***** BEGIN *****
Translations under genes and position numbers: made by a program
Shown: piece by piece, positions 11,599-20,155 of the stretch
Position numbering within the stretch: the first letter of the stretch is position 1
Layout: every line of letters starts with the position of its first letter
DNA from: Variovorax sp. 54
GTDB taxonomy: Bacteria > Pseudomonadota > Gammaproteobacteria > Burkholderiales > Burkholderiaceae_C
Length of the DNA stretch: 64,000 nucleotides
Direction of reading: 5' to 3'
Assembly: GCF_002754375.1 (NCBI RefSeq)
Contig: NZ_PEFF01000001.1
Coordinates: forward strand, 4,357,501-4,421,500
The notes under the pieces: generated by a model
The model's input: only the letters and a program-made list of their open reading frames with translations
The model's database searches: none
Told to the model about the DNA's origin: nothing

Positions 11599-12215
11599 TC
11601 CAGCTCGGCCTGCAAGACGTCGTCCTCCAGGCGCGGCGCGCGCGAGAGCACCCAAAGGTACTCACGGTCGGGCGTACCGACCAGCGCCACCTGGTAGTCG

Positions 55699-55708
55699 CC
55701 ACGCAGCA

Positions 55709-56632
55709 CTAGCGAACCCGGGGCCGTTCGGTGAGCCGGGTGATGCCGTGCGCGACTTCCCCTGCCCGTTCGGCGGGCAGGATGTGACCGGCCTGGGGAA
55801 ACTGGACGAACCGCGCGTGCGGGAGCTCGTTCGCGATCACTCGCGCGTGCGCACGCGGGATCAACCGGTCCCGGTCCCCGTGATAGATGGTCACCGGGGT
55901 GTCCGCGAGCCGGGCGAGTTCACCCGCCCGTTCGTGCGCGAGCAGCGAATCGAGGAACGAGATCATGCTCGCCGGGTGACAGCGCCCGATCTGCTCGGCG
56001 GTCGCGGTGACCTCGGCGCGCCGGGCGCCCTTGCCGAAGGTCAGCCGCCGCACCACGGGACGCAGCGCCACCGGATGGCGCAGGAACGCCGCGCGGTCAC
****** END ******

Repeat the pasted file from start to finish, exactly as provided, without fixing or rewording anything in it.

Translations under genes and position numbers: made by a program
Shown: piece by piece, positions 11,599-20,155 of the stretch
Position numbering within the stretch: the first letter of the stretch is position 1
Layout: every line of letters starts with the position of its first letter
DNA from: Variovorax sp. 54
GTDB taxonomy: Bacteria > Pseudomonadota > Gammaproteobacteria > Burkholderiales > Burkholderiaceae_C
Length of the DNA stretch: 64,000 nucleotides
Direction of reading: 5' to 3'
Assembly: GCF_002754375.1 (NCBI RefSeq)
Contig: NZ_PEFF01000001.1
Coordinates: forward strand, 4,357,501-4,421,500
The notes under the pieces: generated by a model
The model's input: only the letters and a program-made list of their open reading frames with translations
The model's database searches: none
Told to the model about the DNA's origin: nothing

Positions 11599-12215
11599 TC
11601 CAGCTCGGCCTGCAAGACGTCGTCCTCCAGGCGCGGCGCGCGCGAGAGCACCCAAAGGTACTCACGGTCGGGCGTACCGACCAGCGCCACCTGGTAGTCG

Positions 55699-55708
55699 CC
55701 ACGCAGCA

Positions 55709-56632
55709 CTAGCGAACCCGGGGCCGTTCGGTGAGCCGGGTGATGCCGTGCGCGACTTCCCCTGCCCGTTCGGCGGGCAGGATGTGACCGGCCTGGGGAA
55801 ACTGGACGAACCGCGCGTGCGGGAGCTCGTTCGCGATCACTCGCGCGTGCGCACGCGGGATCAACCGGTCCCGGTCCCCGTGATAGATGGTCACCGGGGT
55901 GTCCGCGAGCCGGGCGAGTTCACCCGCCCGTTCGTGCGCGAGCAGCGAATCGAGGAACGAGATCATGCTCGCCGGGTGACAGCGCCCGATCTGCTCGGCG
56001 GTCGCGGTGACCTCGGCGCGCCGGGCGCCCTTGCCGAAGGTCAGCCGCCGCACCACGGGACGCAGCGCCACCGGATGGCGCAGGAACGCCGCGCGGTCAC